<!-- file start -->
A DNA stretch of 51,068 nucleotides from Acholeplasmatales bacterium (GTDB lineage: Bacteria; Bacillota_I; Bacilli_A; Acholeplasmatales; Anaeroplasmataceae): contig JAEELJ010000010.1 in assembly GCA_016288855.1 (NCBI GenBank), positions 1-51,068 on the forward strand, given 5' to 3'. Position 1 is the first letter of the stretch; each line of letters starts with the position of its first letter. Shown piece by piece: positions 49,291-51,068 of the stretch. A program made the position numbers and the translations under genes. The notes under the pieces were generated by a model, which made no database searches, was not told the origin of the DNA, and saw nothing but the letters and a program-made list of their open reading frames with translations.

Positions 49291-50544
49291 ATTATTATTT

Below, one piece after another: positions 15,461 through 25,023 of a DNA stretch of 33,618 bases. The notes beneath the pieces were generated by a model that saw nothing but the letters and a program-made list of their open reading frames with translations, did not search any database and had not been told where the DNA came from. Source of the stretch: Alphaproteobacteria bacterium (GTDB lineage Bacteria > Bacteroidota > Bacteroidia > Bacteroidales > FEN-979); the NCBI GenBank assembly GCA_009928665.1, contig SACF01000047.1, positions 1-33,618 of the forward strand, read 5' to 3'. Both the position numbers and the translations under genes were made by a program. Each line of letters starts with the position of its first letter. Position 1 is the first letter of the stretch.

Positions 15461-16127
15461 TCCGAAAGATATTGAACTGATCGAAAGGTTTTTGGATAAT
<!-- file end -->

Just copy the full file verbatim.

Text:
A DNA stretch of 51,068 nucleotides from Acholeplasmatales bacterium (GTDB lineage: Bacteria; Bacillota_I; Bacilli_A; Acholeplasmatales; Anaeroplasmataceae): contig JAEELJ010000010.1 in assembly GCA_016288855.1 (NCBI GenBank), positions 1-51,068 on the forward strand, given 5' to 3'. Position 1 is the first letter of the stretch; each line of letters starts with the position of its first letter. Shown piece by piece: positions 49,291-51,068 of the stretch. A program made the position numbers and the translations under genes. The notes under the pieces were generated by a model, which made no database searches, was not told the origin of the DNA, and saw nothing but the letters and a program-made list of their open reading frames with translations.

Positions 49291-50544
49291 ATTATTATTT

Below, one piece after another: positions 15,461 through 25,023 of a DNA stretch of 33,618 bases. The notes beneath the pieces were generated by a model that saw nothing but the letters and a program-made list of their open reading frames with translations, did not search any database and had not been told where the DNA came from. Source of the stretch: Alphaproteobacteria bacterium (GTDB lineage Bacteria > Bacteroidota > Bacteroidia > Bacteroidales > FEN-979); the NCBI GenBank assembly GCA_009928665.1, contig SACF01000047.1, positions 1-33,618 of the forward strand, read 5' to 3'. Both the position numbers and the translations under genes were made by a program. Each line of letters starts with the position of its first letter. Position 1 is the first letter of the stretch.

Positions 15461-16127
15461 TCCGAAAGATATTGAACTGATCGAAAGGTTTTTGGATAAT